So I just finished reading a really, really interesting book titled, The Power of Moments, by Chip and Dan Heath, and I strongly recommend it as a summer read for everyone. Even though it isn’t specifically written for educators, there were parts throughout that resonated deeply with me, and got me thinking about how I approach my day to day life in and out of school. There were a couple of chapters in particular that pushed me to reflect on my own experience as a student growing up, which is always an interesting exercise, and I also found myself stopping to analyze the various routines that I have which ultimately have come to shape my days. If nothing else, this book will help you to think critically about the experiences that you are currently providing for your students, and more importantly, it will get you to evaluate how well you are taking advantage of the small but beautiful moments that make up your life.
One of the chapters that hit home for me had to do with this idea of “flipping the script”, or purposely creating moments of elevation that rise above the routine that your students and colleagues have come to expect from you. Just for fun, think back to when you were a student going to school, or as a child growing up in your home, and identify the moments that scream out to you as joyful and truly memorable. For me it was things like road trips or field trips, sporting events that I played in or saw live, memorable parties that I hosted or attended, and all those “first times” that ignited all my senses. Now, think about how often we create those kinds of experiences for our own kids in school, or with our relationships that we have with our colleagues.
I bet that if you really think about it, you’ll notice that we don’t provide nearly enough experiences like these for our kids throughout the year. In the book, one High School principal in the United States is quoted as saying, “we run school like it’s a non-stop practice…you never get a game!” Think about it, we have a tremendous opportunity to do better, and to purposely find ways to elevate our experiences at school from the routines that we’ve come to rely on, to moments that create lasting memories for our kids and each other. Routines have a way of blurring our days together, and if you think about the past year with your own students, what do you think they will remember years from now? I have thought about my own routines at school which are in need of a flipped script…things like faculty meetings and student assemblies and how often and in what ways I celebrate kids and teachers.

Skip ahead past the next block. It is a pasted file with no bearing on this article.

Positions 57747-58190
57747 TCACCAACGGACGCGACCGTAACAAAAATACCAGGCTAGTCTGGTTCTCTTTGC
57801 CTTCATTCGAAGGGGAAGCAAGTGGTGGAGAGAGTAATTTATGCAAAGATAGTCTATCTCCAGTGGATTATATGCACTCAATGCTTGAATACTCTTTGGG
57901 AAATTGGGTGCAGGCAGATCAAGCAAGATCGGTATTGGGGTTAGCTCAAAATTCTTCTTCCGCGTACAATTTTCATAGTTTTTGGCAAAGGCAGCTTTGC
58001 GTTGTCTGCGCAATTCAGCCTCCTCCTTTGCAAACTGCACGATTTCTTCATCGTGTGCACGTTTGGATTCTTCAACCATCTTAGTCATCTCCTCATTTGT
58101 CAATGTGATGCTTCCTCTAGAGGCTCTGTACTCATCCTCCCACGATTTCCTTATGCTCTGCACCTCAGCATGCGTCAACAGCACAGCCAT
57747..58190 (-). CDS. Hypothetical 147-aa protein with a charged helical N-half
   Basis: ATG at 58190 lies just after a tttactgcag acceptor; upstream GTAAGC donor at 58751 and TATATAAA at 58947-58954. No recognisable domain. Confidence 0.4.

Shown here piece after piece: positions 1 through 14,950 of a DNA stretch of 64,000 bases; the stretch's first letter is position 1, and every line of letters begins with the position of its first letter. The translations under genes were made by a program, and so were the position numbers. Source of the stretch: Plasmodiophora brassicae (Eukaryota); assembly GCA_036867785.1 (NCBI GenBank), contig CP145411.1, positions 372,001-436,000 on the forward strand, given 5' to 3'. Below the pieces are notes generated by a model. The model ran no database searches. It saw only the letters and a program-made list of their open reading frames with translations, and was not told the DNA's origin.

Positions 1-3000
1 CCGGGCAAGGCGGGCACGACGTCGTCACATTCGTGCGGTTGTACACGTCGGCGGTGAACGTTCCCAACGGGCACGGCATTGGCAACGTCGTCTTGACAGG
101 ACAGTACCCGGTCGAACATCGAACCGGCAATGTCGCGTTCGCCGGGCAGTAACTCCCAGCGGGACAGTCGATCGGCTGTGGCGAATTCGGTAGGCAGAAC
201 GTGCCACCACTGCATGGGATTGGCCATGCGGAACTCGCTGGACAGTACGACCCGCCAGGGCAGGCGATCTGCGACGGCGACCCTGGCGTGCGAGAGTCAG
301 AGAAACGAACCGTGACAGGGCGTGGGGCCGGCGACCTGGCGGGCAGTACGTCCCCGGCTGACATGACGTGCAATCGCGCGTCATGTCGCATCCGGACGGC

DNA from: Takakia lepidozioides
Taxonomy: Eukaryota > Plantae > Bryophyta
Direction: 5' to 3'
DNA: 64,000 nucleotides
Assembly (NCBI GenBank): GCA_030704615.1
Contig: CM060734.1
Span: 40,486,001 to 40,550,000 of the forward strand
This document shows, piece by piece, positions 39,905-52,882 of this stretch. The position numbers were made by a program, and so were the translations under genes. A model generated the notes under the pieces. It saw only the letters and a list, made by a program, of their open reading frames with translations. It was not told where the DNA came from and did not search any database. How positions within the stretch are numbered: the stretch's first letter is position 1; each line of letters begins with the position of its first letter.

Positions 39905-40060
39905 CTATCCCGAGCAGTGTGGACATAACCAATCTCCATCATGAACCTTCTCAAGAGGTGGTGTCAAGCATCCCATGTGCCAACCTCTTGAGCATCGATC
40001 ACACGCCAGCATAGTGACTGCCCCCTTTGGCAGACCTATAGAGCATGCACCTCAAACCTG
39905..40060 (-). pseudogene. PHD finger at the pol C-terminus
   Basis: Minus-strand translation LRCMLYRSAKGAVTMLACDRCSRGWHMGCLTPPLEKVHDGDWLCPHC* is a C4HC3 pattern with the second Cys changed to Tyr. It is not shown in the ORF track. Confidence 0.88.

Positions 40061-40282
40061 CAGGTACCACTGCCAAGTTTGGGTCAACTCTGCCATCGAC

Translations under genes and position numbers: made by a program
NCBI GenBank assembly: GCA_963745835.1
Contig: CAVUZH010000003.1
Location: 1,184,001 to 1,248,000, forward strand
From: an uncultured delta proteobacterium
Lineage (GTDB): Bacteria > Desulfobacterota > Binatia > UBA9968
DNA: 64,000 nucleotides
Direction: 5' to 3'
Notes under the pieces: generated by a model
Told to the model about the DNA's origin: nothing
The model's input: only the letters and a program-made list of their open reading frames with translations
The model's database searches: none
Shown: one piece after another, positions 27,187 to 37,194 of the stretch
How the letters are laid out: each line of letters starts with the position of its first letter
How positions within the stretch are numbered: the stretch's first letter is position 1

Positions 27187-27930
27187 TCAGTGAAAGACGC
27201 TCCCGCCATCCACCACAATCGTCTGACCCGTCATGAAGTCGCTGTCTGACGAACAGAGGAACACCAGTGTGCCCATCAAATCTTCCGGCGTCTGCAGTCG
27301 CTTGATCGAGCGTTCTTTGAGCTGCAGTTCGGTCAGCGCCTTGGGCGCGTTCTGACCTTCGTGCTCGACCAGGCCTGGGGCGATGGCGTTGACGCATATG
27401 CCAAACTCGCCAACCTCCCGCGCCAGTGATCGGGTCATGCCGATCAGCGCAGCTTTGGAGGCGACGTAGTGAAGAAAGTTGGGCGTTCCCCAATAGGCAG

This summer I’m going to think really hard about how I can change it up next year to create many, many more special moments that will elevate everyone’s school experience from routine to surprise, and to create lasting memories that will bring us all closer together. I want to challenge you all to do the same over the next couple of months, and to think of opportunities that you have to give your kids and colleagues some moments of elevation…give them less practice and more game time!
Finally, there was one other huge take away from this book that I’ll just quickly share. It had to do with how well we recognize others, and how often we purposely go out of our way to change a person’s day for the better. It talks about how one seemingly small interaction with a kid or a colleague can actually be life changing. I often joke about how I can live off of a compliment for a month but there is some truth to that, especially with kids who are desperate to hear from an adult that they are special, and worthy, and unique, and beautiful as people in our world. How often do you pull a kid aside and tell them something that will make them smile from ear to ear? How often do you write home to their parents and simply say what a joy it is for them to be in your class? How often to you stop a colleague in the hall and thank them from the bottom of your heart for being a friend or a confidant or a mentor? How often do we go out of our way to change a person’s day for the better? Probably not often enough. I’m trying to do better with this and I’m pleading with you all to do better as well. Seek out and create moments to make someone’s day with a simple compliment, a sincere thank you, a little written note or email, and watch how quickly their days change for the better…I’m not joking when I say this…people can live off of a compliment for a month or longer!
Anyway, only a couple of weeks to go and we’ll hit the summer sun so finish strong and bring your best selves to school as we speed toward the end. Have a wonderful week everyone and remember to be great for our students and good to each other.
Quote of the Week –
Almost everything will work again if you unplug it for a few minutes…including you!
– Ann Lamott
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